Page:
It’s Time To Unlearn These Dated Fashion Rules

Fashion

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Coloured photography by Getty Images and black and white photography courtesy of Imaxtree, collage by Leo Tapel

In 2023, I’m ditching “desirability.”

Growing up in the 2000s, I received my fashion education almost exclusively from TLC’s hit show, What Not to Wear. Running from 2003 to 2013, the makeover series was hugely influential thanks to its always-chic, brutally blunt hosts: stylists Stacy London and Clinton Kelly.

Each episode spotlighted one contestant — usually a woman — who had been submitted by people in her life to undergo a wardrobe revamp. After being ambushed (usually in front of a large crowd) and agreeing to participate, she would then have to relinquish the contents of her closet and her fashion opinions to be beautified by the all-knowing hosts. Yes, to be nominated for What Not to Wear was to learn that nearly everyone you love thinks your appearance needs “fixing.” Guided by a set of strict instructions, each episode ended with contestants looking nothing like they did in the beginning.

It was a maniacal masterpiece. Over the course of a decade on the air, What Not to Wear’s undeniable entertainment factor thrived off a premise of formulaic episodes with rigid fashion rules. As I watched, I impulsively agreed with London and Kelly while they dished out quippy clothing insults and recited shopping edicts in the name of dressing more “flattering.” I was drunk off the power of pretending to be a pseudo-stylist, and along the way, I was simultaneously burying my ability to form my own outfit opinions.

It should be noted that this was a time when the fashion world was overwhelmingly defined by thinness. Worst-dressed lists were still widely accepted and body shaming in mainstream media went unchecked. It would seem that in 2023, we’ve come a long way — Stacy London has since shared her own grievances with the show — but the truth is that a lot of these “rules” are still deeply ingrained in the way we think about our wardrobes, and in turn, our bodies.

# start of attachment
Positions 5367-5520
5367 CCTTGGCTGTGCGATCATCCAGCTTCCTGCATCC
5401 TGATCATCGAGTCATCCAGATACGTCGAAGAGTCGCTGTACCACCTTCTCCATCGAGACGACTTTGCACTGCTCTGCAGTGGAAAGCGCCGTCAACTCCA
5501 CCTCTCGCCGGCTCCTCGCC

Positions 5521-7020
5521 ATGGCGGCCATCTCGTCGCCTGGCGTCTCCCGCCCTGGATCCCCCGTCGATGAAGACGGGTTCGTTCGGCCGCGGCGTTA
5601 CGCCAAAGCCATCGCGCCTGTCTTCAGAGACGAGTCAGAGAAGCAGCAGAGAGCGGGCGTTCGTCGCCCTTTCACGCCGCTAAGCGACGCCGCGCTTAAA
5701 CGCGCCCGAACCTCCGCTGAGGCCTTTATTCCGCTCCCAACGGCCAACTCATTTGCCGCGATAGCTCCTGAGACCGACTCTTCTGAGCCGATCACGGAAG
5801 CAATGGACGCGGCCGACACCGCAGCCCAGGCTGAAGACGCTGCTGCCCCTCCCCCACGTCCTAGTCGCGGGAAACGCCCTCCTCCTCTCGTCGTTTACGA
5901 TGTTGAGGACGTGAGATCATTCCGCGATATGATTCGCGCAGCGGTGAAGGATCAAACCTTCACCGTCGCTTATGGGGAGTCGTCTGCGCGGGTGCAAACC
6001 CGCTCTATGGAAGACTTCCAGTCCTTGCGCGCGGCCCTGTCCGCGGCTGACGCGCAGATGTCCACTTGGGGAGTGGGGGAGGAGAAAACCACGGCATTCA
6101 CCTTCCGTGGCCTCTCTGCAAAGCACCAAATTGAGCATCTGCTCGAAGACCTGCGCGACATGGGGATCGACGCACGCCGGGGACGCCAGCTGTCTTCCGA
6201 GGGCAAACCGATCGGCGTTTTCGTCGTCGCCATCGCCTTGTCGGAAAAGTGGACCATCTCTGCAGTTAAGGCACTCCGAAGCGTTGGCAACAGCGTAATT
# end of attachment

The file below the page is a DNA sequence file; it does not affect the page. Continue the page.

Many traditional outfit faux pas are rooted in fatphobia, ageism, racism and ableism, says Monique Black, a model and fashion influencer. “I’m a big proponent of wearing whatever the hell you want,” she tells me. This perspective came after years of unlearning the dressing dogmas of fashion authorities like What Not to Wear. “[Younger] me would be shocked that I wear crop tops or [show] my back rolls,” she explains. But with the resurgence of Y2K and the growing prediction that “thin is in” again, it’s increasingly important to challenge harmful beauty standards. For the sake of journalism, I revisited the show and its many fashion falsities. Here are the dusty fashion rules I’m unlearning in 2023.

Rule #1: Outfits should be “flattering” for your body type

In December 2022, TikTok creator @jackies.house went viral with a video titled, “stop only wearing flattering clothes.” The post sparked a trend of videos explaining how rejecting sartorial laws is the key to finding personal style. Though the term “flattering” is commonly used as a justification for dolling out fashion advice, it’s also perceived as a thinly veiled way of saying that larger bodies should aspire, above all else, to look smaller.

“For the longest time, I only wore jeans and a body suit or a black top because I felt like I needed to like prove to the world that I… had a shape. I’ve always been curvy so that was a main priority to me,” says creator Hannah Joy in a TikTok video, adding that this approach stifled her creativity in the long run. “I promise there is a way to wear fashionable clothing and not always try to look your thinnest or look the most ‘flattering’ and the most ‘shapely.’” One of the top comments: “I blame What Not to Wear.”